Friday, February 17, 2017

In the Land of Blind Men, the One Eyed Man is King

You have eyes but can not see.

You have ears but can not hear.


I have never studied Hakkoryu Jujutsu.

But several decades ago I did read a book.

It was Dennis G. Palumbo’s

Secret Nidan Techniques of Hakkoryu Jujutsu’

He began explaining his own training for the NiDan level of Hakkoryu, describing the very painful lock being used.

Now you can view a YouTube of some of those practices, here.

Hakko denshin ryu Nidan kihon Tachi waza
During Palumbo Sensei’s own training in Japan you were often the attacker, receiving those techniques. Very rigorous training. And after a while he started experiencing Geri, Which was extremely disquieting to him. Eventually he mentioned it to the other students he was training with. They started laughing as that was a byproduct of the training at that stage.
The manner in which the lock was formed worked it against a point on the wrist, and that point when stimulated repeatedly caused the Geri condition.
Of course I have not studied it intensely and cannot vouch that is the result.
The first sequence shows the manner in which the lock is formed.

What is unique is the manner which the index finger is standing
straight out.     What is happening is the pad at the base of that finger is pressing into that point on the forearm just behind the wrist, generating pain making the lock more effective.
Then the finger can continue to point toward the ground creating an option where the movement of the lock can go, toward the ground.
Of course I found this interesting and I spent some time trying to work it on my own. But I did not have the training to get it done, I also did not experience the Geri.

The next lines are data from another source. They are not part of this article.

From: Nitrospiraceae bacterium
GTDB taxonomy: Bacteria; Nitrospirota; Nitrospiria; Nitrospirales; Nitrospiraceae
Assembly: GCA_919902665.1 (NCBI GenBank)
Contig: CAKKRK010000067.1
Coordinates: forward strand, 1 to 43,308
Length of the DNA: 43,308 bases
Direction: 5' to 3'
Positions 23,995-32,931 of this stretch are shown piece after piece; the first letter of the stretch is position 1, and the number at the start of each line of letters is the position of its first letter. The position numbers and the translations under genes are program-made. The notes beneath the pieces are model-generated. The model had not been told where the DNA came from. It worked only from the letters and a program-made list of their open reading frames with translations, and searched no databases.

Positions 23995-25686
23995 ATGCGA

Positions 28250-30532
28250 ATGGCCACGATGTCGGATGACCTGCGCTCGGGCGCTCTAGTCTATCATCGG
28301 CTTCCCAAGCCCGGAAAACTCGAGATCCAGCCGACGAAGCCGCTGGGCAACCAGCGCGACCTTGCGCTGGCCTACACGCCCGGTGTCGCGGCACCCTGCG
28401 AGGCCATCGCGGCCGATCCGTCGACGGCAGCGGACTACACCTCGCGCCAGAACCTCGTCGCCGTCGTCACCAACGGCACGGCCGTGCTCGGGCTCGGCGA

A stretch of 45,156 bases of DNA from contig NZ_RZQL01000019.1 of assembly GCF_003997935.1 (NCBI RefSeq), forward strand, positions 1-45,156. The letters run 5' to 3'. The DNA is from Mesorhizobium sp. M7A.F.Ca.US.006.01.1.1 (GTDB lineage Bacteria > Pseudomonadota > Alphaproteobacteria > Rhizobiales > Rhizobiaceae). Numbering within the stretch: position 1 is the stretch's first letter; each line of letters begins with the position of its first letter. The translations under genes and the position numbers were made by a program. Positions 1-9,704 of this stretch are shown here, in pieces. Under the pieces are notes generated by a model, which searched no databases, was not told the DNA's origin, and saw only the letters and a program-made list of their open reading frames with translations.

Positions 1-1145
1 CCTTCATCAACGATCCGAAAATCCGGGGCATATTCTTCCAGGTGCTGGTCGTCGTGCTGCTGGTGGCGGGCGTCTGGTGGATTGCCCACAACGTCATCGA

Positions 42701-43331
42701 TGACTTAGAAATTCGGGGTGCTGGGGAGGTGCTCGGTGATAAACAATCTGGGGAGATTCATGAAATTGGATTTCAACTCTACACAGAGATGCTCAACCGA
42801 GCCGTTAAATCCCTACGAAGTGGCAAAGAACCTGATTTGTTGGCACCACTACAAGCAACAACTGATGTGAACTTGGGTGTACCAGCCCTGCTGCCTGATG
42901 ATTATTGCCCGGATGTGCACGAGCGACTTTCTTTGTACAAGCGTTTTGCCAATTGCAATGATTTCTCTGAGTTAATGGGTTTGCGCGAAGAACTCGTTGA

One of my friends studied Faan Tzi Ying Jow Pai, which is also known for their painful locks. The system was named for them Eagle Claw. But they are formed with a different principle, and many facets of training develop those locks over the decades making them extremely painful. Although I only studied one facet of that system, I did not gaing that level of execution. But I have had what is involved explained to me, and of course felt my friends decades of own development.
It turned out he was quite interested in this. We worked on it a while. Understanding a bit of what was involved. Different from the Eagle Claw.
But knowledge of what others know and do is useful in its own right.
What happens is this begins at Ni Dan training. But I am sure it does not stop there, Just developing a tool that will be continued to use.

You can watch the tape and see what is happening yourself,

Following I have selected the clearer examples of that lock being used.

And More


Anything you do not understand is a secret after all.
But I read and learned a bit.
I have chosen to use the Japanese term Geri to describe a very personal medical condition described in this article.
When I first met Joe Swift, as we were chatting, he in Kanazawa and I in Derry, NH, I happened to use the term Geri to mean kick, I had read that in many books, as well as known front kick was Mae-Geri.
Joe started having a laughing fit. Working then as a translator, he explained when it was used as a compound word like Mae Geri it did mean front kick.
But stading alone it represented a very personal medical contition. And then explained the stand alone term for kick was Keri.
I immediately started going through book, and did find both terms being used for kick.
What my problem is I didn’t study Japanese. Had never heard the term for kick being used by any of my instructors, Though they did refer to front kick as Mae Geri, or roundhouse kick as Mawashi Geri, or side kick as Yoko Geri.
So I assumed, and you know what happens when you assume.
What is most likely someone writing an earlier book or magazine article used Geri, and they did not really know Japanese, Then many others used that printed word as truth, and kept copying the term as meaning kick,
Lesson, just because something is in print does not make it right.
Or it begins smelling like Geri.
This was the book referenced in this article.

1 comment:

Victor Smith said...

Chaji Guy

A couple of decades ago, I trained Hakkor Ryu. In my experience, the Hakko Ryu was more painful than most, if not all, of the other JiuJitsu, Chi na, etc that I've experienced since...

A different kind of pain. Extensive point training would also trigger other physiological responses, sometimes nausea. It's interesting that at a certain level of training, in order to advance, you had to learn their shiatsu.

Also, at Menkyo levels, the practitioner may wear a black or purple belt. My teacher's teacher wore a purple belt, which resulted in some embarrassing situations here in the States. Victor, again, thank you for training.